When an employee logs on to Microsoft Office 365 for a workday, data collection begins. Every email she sends on Outlook or call she joins on Teams is a piece of data that can be used to track her productivity for the day. This begs the question; who owns the data? Is it Microsoft who is providing the software? Is it her employer whose network she is under? Or, is it the employee herself who is generating the data as she works?

These are the types of questions that will become increasingly relevant as the world adjusts to working remotely. It is much easier to track an employee’s productivity when the data is being generated automatically through digital platforms. Now that both employers and companies have ownership of this type of data, many ethical issues arise.

“When it comes to data, there are certain things that we don’t want to share with others which is why it’s important to focus on who owns that data,” says Professor Carsten Østerlund. “In the past, data was free to everyone, but now companies have found a way to put a value on it.”

Østerlund identifies this phenomenon as surveillance capitalism, in which private experiences are monetized.. This means that companies turn data collected on individuals into systems that can be sold for profit.

One way that some companies have found a way to put a value on data, according to Østerlund, is by creating dashboards where managers can monitor their employees’ productivity. He recently learned of an example of a dashboard that displayed an employee’s digital productivity by coding their work as “green” for productive or “red” for unproductive.

According to Professor Kevin Crowston, this issue affects blue-collar workers as well. Companies like Amazon use data to track the productivity of their employees in warehouses, and Uber tracks every move of its drivers through the app. These mass amounts of data can be used to improve the quality of work processes for Amazon and Uber, but it also means that the companies own a lot of information about their employees, and have to use it responsibly, which can create problems.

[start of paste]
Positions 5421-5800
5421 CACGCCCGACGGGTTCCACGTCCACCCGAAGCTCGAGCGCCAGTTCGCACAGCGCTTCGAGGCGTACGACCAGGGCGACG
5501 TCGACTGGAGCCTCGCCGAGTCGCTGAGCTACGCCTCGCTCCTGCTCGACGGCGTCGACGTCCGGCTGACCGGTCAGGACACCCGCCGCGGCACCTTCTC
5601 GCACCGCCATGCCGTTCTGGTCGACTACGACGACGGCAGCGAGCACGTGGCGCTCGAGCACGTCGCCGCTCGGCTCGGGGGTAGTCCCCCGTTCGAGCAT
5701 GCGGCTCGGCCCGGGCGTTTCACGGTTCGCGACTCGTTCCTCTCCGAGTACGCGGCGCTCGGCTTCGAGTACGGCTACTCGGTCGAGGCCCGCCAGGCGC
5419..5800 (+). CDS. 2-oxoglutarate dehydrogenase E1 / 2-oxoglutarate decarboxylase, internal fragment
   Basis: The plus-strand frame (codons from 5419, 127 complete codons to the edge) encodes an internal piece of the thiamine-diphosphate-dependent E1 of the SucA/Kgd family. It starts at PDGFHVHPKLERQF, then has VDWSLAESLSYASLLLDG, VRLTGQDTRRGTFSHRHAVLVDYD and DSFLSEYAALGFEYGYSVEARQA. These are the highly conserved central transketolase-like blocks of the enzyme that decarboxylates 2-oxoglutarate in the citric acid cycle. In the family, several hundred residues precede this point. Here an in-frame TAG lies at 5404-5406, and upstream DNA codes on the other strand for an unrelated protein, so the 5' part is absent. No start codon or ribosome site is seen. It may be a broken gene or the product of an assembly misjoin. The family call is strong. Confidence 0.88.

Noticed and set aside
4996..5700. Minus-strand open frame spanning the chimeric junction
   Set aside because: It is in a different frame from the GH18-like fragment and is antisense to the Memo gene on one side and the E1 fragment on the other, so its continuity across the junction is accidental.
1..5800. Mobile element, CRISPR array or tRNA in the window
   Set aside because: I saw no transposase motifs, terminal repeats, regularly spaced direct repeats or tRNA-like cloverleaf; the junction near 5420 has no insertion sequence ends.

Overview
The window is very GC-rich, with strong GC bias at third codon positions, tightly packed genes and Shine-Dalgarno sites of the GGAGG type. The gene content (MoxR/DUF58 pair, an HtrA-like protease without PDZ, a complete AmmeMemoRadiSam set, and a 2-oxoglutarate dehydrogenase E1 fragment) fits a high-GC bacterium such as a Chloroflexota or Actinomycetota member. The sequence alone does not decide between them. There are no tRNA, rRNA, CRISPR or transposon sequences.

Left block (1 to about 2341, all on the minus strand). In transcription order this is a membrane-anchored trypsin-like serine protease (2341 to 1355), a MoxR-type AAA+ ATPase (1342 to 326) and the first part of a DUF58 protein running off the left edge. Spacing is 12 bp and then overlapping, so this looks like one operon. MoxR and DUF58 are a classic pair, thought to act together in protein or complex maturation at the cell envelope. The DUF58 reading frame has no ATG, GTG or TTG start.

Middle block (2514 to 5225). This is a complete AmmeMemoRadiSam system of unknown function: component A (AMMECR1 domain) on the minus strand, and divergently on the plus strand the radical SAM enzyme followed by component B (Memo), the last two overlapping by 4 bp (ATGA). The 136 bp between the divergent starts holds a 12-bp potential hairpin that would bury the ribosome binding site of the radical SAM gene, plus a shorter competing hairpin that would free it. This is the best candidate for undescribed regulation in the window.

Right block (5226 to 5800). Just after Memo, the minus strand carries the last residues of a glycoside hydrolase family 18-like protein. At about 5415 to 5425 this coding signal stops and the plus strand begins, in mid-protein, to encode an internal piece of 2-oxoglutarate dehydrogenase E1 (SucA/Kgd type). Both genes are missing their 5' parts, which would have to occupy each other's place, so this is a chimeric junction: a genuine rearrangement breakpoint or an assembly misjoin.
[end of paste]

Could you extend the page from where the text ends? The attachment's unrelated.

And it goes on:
“This practice is very intrusive about how the work is done and ends up creating bad jobs,” said Crowston. For example, Crowston notes that Uber can track when a driver is speeding or going off the route, which they can be punished for or questioned about. This means that the company is using data to micromanage its drivers, often without knowing the reason behind the driver’s actions.

Østerlund adds that these systems may not always represent accurate data when employees learn how to game the system. He cited a recent study from his iSchool colleagues at a nursing home that sought to track how much time employees spent with elderly patrons. Both parties were required to wear tracking devices that monitored how long the two individuals were in close proximity to each other. The researchers found, however, that employees would often leave the tracker on the bed next to the patient and go out for a smoke break, therefore tricking the system into thinking they were spending adequate time together.

The impact of data on the future of work, however, isn’t all bad. Both Østerlund and Crowston cited multiple examples of how data can be used to improve jobs and companies in the future. For example, data monitoring can be used to track processes and adjust in real-time. If crewmembers on a ship can track how much energy they are consuming and how much it costs, they can adjust their usage in real-time to save energy and money.

“At the iSchool, we train people in data science and how they will deal with how data is generated. A lot of this data tracking is going to shape how we do things and organize our work differently,” said Østerlund.

Crowston also added that it’s important to understand that while we cannot just take the data away, we can use it to improve working conditions.

“We shouldn’t focus so much on data privacy itself as we should focus more on how it affects job quality,” he said. “We can use data-driven decision-making around work conditions. Let’s not take the data away, but use it to build a system where different stakeholders have a voice.”